|Publication number||US4121395 A|
|Application number||US 05/772,361|
|Publication date||Oct 24, 1978|
|Filing date||Feb 25, 1977|
|Priority date||Mar 16, 1976|
|Also published as||DE2610915A1|
|Publication number||05772361, 772361, US 4121395 A, US 4121395A, US-A-4121395, US4121395 A, US4121395A|
|Original Assignee||Artur Rudolf|
|Export Citation||BiBTeX, EndNote, RefMan|
|Patent Citations (6), Referenced by (10), Classifications (15)|
|External Links: USPTO, USPTO Assignment, Espacenet|
This invention relates to a fibre reinforced plastics part for use under traction.
Parts made of fibre reinforced plastics which have a high tensile strength comparable to that of steel in the direction of their reinforcing fibres, particularly if unidirectionally reinforced, are already known. This characteristic together with other advantageous properties such as considerable elongation, high resistance to corrosion and low cost makes such unidirectionally fibre reinforced plastics parts, for example in the form of bands or rods, particularly suitable for taking up high forces and they can be used, for example, to replace prestressed iron bars in steel concrete constructions or bridge building. However, no suitable elements for conducting tractional forces into these parts are known which would enable the high tensile strength of the composite material to be efficiently utilised.
Welding or soldering processes are not suitable. Bolts inserted in bores in the plastics part perpendicularly to the direction of the fibres could at the most take up forces which do not exceed the shear strength of admissible bearing pressures against the sides of the bores and owing to the highly anisotropic nature of the strength of these materials it would enable only a fraction of the potential strength to be utilised. If the plastics part were glued to a tie rod, the maximum force which could be transmitted would be limited by the shear strength of the bond, which is considerably lower than the tensile strength of the fibre reinforced plastics part in the direction of its fibres. Moreover, the forces introduced on the surface would have to be transmitted inwards over the whole cross-section by shearing forces in the matrix.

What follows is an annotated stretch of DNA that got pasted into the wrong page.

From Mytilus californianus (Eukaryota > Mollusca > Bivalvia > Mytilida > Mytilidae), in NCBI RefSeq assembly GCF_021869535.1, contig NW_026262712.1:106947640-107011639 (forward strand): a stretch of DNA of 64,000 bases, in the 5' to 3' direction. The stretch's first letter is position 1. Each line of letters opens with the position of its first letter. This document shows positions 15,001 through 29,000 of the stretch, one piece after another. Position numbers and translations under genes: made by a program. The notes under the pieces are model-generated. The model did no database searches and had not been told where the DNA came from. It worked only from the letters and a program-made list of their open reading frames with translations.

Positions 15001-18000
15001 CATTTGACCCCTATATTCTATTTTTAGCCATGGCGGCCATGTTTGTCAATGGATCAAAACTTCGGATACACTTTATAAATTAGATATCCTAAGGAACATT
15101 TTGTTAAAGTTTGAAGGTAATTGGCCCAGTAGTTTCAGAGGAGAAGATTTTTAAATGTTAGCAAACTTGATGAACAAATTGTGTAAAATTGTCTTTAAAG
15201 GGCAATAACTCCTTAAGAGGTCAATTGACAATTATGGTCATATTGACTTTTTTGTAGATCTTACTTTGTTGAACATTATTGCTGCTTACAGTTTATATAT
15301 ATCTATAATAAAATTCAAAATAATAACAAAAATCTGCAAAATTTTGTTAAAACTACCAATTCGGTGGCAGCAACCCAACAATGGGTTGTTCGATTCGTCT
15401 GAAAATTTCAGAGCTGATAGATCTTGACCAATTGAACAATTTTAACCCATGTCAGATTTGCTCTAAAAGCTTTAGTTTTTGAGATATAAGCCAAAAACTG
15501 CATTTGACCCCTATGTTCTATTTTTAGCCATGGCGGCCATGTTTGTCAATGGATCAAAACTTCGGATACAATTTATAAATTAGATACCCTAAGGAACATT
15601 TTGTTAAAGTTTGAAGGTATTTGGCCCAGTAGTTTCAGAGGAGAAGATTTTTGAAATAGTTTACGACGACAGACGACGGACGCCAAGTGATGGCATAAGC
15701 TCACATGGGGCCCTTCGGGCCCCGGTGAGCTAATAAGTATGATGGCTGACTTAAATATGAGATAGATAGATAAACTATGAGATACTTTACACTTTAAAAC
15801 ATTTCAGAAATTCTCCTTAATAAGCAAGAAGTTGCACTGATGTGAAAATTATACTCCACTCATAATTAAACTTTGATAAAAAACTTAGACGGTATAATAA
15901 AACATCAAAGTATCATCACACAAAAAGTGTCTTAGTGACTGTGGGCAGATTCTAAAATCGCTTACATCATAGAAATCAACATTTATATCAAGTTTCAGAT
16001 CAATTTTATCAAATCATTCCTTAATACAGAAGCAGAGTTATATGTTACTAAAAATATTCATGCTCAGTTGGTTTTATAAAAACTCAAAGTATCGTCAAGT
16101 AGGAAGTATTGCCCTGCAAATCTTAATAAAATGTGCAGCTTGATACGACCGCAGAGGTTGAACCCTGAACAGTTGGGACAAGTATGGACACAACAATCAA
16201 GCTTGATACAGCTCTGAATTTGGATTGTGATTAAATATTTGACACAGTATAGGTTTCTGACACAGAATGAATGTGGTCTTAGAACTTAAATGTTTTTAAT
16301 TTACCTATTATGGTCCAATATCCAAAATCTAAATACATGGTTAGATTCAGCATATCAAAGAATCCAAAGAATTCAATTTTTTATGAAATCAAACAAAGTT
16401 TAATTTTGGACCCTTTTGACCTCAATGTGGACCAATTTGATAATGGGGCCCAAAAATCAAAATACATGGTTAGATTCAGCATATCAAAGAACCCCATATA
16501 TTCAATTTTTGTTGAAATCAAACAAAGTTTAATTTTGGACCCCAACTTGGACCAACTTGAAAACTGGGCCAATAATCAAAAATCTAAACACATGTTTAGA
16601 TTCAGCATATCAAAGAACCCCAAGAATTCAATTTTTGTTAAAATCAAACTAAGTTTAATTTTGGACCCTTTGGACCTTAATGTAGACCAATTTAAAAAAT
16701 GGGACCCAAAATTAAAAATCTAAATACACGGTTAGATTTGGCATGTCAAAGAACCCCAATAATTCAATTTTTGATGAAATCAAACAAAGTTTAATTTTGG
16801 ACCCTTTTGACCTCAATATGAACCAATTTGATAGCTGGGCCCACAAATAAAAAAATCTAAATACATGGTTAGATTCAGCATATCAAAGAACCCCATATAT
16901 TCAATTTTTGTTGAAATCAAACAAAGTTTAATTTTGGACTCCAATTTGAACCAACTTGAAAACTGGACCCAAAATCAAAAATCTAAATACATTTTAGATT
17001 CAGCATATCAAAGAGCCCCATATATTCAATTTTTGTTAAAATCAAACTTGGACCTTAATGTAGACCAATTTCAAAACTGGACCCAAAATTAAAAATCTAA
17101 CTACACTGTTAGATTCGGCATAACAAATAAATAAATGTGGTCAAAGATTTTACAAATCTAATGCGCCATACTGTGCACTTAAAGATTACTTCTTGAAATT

A method of introducing forces through closed loops has been described by Hutter in "Kunststoffe" 50 (1960) 6,321. The loops are made of endless strands which extend from the structural element and return to it. This process is very expensive.
In "Die Bautechnik" 4 (1974) 115/120, Rehm and Hubner have stated that the use of glass fibre rods bonded with synthetic resin which are inserted in prestressed structural elements and subsequently bonded would appear to be useful only where suitable butt anchoring systems are available which are adapted to the specific properties of the glass fibre rods.
It is an object of the present invention to provide fibre reinforced plastics parts for use under traction which enable the high tensile strength of the plastics in the direction of the fibres to be more fully utilised. The solution should provide a high safety margin, that is to say the stress on the material should be kept by a predetermined amount below the breaking load. Other aspects to be considered would be the practicability and flexibility. The element provided for introducing the forces of traction should be so designed that it can be applied at the building site if the prestressed parts are large or are to be altered subsequently.
According to the invention, there is provided a fibre reinforced plastics part for use under traction, comprising a plurality of layers at least in the zone where the forces of traction are designed to be introduced, between which layers metal force transmitting elements are bonded. One particular advantage of the part according to the invention is the degree of safety with which tensile stresses of a level which could not hitherto be fully utilised can be transmitted from the fibre reinforced plastics part into an anchoring means. Owing to the increased surface area to which adhesive has been applied, the shear stress between the layers of fibre reinforced plastics and the wedges with force transmitting elements inserted between these layers is kept below the shear strength and no breakage therefore occurs in the zone of the joints.